- Yahoo — 3 billion records affected: In August 2013, hackers attacked Yahoo and compromised user accounts. In its initial acknowledgment of the breach, which was only in December 2016, Yahoo said 1bn user accounts had been affected. But in 2017, it updated this to say it believed all 3bn of its users’ accounts had been impacted. These updated figures make it the largest breach in US history.
- Dropbox, LinkedIn et. al. — 2.2 billion records affected: More than 2.2bn records were stolen from across a number of large websites, including Dropbox and LinkedIn. Hackers dumped the stolen records on the dark web in 2019 in an attempt to sell them. Dubbed “Collection #1”, it appeared the data had been collected over a number of years and included usernames and passwords.
- Verifications.io — 2.07 billion records affected: Another unsecured database was discovered by Bob Diachenko in February 2019. It contained 808.5m records which, as well as email addresses, also included personally identifiable information. Upon further analysis, researchers suggested as many as 2.07 billion records had been exposed in total. The database was traced back to verifications.io, an email marketing company.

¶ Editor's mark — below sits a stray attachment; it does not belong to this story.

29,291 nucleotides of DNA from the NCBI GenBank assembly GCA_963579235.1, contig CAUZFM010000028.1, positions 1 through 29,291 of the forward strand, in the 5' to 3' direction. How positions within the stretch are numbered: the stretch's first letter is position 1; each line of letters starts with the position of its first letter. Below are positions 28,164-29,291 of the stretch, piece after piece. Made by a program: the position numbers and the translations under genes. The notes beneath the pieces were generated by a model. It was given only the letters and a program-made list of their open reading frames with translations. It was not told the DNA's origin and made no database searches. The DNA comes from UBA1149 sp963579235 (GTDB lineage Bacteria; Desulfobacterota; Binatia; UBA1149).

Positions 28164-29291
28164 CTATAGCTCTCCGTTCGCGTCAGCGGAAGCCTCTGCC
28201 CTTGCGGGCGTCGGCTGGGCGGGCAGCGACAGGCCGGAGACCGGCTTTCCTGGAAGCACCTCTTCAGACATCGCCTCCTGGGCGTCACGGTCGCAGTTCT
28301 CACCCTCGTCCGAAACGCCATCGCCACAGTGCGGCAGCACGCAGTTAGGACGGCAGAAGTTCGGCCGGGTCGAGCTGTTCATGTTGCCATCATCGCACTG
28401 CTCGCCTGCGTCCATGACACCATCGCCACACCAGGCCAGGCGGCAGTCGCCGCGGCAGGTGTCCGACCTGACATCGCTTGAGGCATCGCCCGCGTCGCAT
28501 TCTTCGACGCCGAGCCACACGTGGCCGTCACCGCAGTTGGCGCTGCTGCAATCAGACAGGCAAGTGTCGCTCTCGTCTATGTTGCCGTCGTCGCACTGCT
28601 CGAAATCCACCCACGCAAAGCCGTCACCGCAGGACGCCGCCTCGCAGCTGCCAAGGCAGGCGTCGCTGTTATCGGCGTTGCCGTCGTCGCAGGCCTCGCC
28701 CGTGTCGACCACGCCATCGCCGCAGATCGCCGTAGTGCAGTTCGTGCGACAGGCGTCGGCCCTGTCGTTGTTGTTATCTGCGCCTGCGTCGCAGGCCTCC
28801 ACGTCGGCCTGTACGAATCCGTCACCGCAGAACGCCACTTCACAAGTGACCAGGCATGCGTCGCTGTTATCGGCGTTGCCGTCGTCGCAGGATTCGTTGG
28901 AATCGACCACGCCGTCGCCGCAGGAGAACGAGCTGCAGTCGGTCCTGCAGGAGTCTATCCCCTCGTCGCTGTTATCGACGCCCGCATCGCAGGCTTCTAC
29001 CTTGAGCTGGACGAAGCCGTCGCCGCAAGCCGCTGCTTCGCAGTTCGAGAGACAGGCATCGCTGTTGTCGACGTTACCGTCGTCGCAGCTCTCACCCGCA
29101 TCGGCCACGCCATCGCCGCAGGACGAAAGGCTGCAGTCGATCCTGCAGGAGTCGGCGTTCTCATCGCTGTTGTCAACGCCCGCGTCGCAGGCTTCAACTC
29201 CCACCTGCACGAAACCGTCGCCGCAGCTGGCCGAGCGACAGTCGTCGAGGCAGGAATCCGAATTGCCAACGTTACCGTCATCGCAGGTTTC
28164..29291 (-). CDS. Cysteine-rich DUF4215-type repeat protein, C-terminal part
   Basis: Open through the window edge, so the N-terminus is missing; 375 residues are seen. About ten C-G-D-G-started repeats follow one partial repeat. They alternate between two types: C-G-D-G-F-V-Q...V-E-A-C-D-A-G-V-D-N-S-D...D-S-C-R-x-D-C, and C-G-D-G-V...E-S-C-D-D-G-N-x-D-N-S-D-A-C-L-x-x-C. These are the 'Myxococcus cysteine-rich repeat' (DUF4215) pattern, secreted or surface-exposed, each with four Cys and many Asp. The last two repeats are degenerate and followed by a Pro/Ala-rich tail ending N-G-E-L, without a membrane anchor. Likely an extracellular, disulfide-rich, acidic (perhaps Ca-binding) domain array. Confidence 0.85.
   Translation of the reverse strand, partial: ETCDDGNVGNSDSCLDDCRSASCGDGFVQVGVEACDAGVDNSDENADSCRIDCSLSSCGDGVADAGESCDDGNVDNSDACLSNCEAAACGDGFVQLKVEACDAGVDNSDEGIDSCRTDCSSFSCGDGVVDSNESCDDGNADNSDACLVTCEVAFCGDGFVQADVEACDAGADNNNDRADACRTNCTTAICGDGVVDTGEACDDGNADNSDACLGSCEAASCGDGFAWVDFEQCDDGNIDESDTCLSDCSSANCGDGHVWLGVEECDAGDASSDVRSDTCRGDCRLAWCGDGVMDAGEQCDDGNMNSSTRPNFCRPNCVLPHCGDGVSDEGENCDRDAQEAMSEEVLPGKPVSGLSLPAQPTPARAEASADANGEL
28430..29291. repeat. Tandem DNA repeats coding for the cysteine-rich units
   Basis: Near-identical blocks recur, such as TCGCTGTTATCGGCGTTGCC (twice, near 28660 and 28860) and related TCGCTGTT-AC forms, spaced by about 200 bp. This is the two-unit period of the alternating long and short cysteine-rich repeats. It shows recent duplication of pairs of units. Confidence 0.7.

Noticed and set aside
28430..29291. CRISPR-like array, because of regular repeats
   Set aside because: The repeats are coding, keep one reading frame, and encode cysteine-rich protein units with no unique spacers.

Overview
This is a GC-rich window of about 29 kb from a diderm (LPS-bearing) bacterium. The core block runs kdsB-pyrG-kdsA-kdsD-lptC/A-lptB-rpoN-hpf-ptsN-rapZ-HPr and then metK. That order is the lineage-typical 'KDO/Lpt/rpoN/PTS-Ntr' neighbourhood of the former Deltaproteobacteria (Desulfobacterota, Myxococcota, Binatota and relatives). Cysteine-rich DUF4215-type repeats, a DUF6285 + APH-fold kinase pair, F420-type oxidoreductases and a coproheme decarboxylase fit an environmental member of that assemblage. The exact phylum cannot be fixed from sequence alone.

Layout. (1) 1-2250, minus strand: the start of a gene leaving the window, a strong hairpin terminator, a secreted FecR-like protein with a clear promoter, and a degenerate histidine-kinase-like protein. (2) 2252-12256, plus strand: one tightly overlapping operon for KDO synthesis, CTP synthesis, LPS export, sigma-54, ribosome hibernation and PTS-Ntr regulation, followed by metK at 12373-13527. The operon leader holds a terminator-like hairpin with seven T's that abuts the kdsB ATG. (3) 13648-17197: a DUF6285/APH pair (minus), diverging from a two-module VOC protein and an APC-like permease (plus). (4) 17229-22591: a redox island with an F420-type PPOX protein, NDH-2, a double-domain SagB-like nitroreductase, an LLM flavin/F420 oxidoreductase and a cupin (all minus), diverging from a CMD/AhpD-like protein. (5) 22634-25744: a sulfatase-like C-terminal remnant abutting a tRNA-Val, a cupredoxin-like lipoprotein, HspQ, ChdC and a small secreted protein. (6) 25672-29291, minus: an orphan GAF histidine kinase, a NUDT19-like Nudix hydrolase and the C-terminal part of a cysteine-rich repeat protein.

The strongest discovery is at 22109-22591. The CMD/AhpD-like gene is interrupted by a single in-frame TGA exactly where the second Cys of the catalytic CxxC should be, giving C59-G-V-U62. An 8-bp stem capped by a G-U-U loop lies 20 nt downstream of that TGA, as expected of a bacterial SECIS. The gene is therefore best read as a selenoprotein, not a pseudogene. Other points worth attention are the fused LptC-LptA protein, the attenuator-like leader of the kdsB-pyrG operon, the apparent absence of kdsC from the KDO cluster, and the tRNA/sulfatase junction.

- Comcast — 1.5 billion records affected: A total of 1,507,301,521 records, including Comcast email addresses, client IPs, and hashed passwords were found in a non-password protected database. It was discovered by security researchers in December 2020. It wasn’t the first Comcast data breach, either. A data incident in 2018 saw 26.5m Comcast Xfinity users’ social security numbers and home addresses being exposed. And, in 2014, an employee mistakenly gave two unauthorized people access to a tool that led to the theft of 24.5m records that contained personally identifiable information (PII).
- River City Media — 1.34 billion records affected: An improperly configured backup led to the exposure of 1.34 billion email addresses in 2017. Some records also contained IP addresses, physical addresses, and names, while River City Media’s sensitive business information, e.g. accounts and Hipchat logs, were also available for everyone to see. There was some good to come from the leak, however, as it exposed River City Media’s illicit IP hijacking techniques that had allowed them to create spam campaigns.